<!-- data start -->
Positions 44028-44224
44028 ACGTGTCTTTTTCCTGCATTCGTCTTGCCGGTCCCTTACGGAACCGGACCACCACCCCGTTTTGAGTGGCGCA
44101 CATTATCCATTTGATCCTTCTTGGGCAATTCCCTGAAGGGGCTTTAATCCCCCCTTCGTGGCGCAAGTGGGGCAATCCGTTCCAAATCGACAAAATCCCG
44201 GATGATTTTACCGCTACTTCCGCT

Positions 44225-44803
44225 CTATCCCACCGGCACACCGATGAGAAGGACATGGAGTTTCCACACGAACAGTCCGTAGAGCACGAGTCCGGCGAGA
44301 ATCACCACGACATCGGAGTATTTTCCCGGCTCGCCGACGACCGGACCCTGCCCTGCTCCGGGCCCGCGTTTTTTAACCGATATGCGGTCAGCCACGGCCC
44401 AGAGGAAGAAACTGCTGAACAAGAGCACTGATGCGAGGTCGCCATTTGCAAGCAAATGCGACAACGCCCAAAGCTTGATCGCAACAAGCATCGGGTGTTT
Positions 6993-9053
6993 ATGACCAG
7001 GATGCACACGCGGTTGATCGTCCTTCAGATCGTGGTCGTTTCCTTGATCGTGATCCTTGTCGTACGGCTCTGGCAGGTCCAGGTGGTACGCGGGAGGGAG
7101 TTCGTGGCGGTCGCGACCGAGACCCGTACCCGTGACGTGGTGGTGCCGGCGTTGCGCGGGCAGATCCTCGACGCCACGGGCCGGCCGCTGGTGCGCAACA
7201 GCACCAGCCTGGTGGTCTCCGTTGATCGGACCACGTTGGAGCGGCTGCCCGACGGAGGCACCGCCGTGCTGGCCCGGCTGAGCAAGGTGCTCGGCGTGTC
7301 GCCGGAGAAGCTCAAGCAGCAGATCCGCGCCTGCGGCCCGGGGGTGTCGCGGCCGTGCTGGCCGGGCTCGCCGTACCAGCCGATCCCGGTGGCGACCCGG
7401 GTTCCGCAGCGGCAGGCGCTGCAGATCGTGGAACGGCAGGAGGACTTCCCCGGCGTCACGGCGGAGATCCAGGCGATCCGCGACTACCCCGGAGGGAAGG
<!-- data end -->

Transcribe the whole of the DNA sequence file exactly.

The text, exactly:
Positions 44028-44224
44028 ACGTGTCTTTTTCCTGCATTCGTCTTGCCGGTCCCTTACGGAACCGGACCACCACCCCGTTTTGAGTGGCGCA
44101 CATTATCCATTTGATCCTTCTTGGGCAATTCCCTGAAGGGGCTTTAATCCCCCCTTCGTGGCGCAAGTGGGGCAATCCGTTCCAAATCGACAAAATCCCG
44201 GATGATTTTACCGCTACTTCCGCT

Positions 44225-44803
44225 CTATCCCACCGGCACACCGATGAGAAGGACATGGAGTTTCCACACGAACAGTCCGTAGAGCACGAGTCCGGCGAGA
44301 ATCACCACGACATCGGAGTATTTTCCCGGCTCGCCGACGACCGGACCCTGCCCTGCTCCGGGCCCGCGTTTTTTAACCGATATGCGGTCAGCCACGGCCC
44401 AGAGGAAGAAACTGCTGAACAAGAGCACTGATGCGAGGTCGCCATTTGCAAGCAAATGCGACAACGCCCAAAGCTTGATCGCAACAAGCATCGGGTGTTT
Positions 6993-9053
6993 ATGACCAG
7001 GATGCACACGCGGTTGATCGTCCTTCAGATCGTGGTCGTTTCCTTGATCGTGATCCTTGTCGTACGGCTCTGGCAGGTCCAGGTGGTACGCGGGAGGGAG
7101 TTCGTGGCGGTCGCGACCGAGACCCGTACCCGTGACGTGGTGGTGCCGGCGTTGCGCGGGCAGATCCTCGACGCCACGGGCCGGCCGCTGGTGCGCAACA
7201 GCACCAGCCTGGTGGTCTCCGTTGATCGGACCACGTTGGAGCGGCTGCCCGACGGAGGCACCGCCGTGCTGGCCCGGCTGAGCAAGGTGCTCGGCGTGTC
7301 GCCGGAGAAGCTCAAGCAGCAGATCCGCGCCTGCGGCCCGGGGGTGTCGCGGCCGTGCTGGCCGGGCTCGCCGTACCAGCCGATCCCGGTGGCGACCCGG
7401 GTTCCGCAGCGGCAGGCGCTGCAGATCGTGGAACGGCAGGAGGACTTCCCCGGCGTCACGGCGGAGATCCAGGCGATCCGCGACTACCCCGGAGGGAAGG